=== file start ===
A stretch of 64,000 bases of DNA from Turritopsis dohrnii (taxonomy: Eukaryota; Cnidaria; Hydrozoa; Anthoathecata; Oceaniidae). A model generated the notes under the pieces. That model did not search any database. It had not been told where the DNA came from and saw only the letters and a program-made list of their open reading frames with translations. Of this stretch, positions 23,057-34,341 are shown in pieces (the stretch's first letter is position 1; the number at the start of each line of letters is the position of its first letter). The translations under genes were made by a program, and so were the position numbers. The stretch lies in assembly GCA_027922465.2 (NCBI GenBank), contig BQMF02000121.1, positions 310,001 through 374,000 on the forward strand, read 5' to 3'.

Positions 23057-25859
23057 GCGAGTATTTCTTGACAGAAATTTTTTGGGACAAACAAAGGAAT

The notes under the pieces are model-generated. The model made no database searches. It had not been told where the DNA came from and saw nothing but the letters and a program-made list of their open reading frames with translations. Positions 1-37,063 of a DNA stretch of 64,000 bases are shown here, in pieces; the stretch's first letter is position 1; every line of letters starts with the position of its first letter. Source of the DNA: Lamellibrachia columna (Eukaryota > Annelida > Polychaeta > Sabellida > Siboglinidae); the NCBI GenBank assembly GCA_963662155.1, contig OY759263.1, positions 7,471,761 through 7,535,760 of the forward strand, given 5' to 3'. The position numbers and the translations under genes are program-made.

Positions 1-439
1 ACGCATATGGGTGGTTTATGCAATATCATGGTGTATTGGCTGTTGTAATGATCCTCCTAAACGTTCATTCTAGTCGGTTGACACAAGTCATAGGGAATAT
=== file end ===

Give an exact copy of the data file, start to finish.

A stretch of 64,000 bases of DNA from Turritopsis dohrnii (taxonomy: Eukaryota; Cnidaria; Hydrozoa; Anthoathecata; Oceaniidae). A model generated the notes under the pieces. That model did not search any database. It had not been told where the DNA came from and saw only the letters and a program-made list of their open reading frames with translations. Of this stretch, positions 23,057-34,341 are shown in pieces (the stretch's first letter is position 1; the number at the start of each line of letters is the position of its first letter). The translations under genes were made by a program, and so were the position numbers. The stretch lies in assembly GCA_027922465.2 (NCBI GenBank), contig BQMF02000121.1, positions 310,001 through 374,000 on the forward strand, read 5' to 3'.

Positions 23057-25859
23057 GCGAGTATTTCTTGACAGAAATTTTTTGGGACAAACAAAGGAAT

The notes under the pieces are model-generated. The model made no database searches. It had not been told where the DNA came from and saw nothing but the letters and a program-made list of their open reading frames with translations. Positions 1-37,063 of a DNA stretch of 64,000 bases are shown here, in pieces; the stretch's first letter is position 1; every line of letters starts with the position of its first letter. Source of the DNA: Lamellibrachia columna (Eukaryota > Annelida > Polychaeta > Sabellida > Siboglinidae); the NCBI GenBank assembly GCA_963662155.1, contig OY759263.1, positions 7,471,761 through 7,535,760 of the forward strand, given 5' to 3'. The position numbers and the translations under genes are program-made.

Positions 1-439
1 ACGCATATGGGTGGTTTATGCAATATCATGGTGTATTGGCTGTTGTAATGATCCTCCTAAACGTTCATTCTAGTCGGTTGACACAAGTCATAGGGAATAT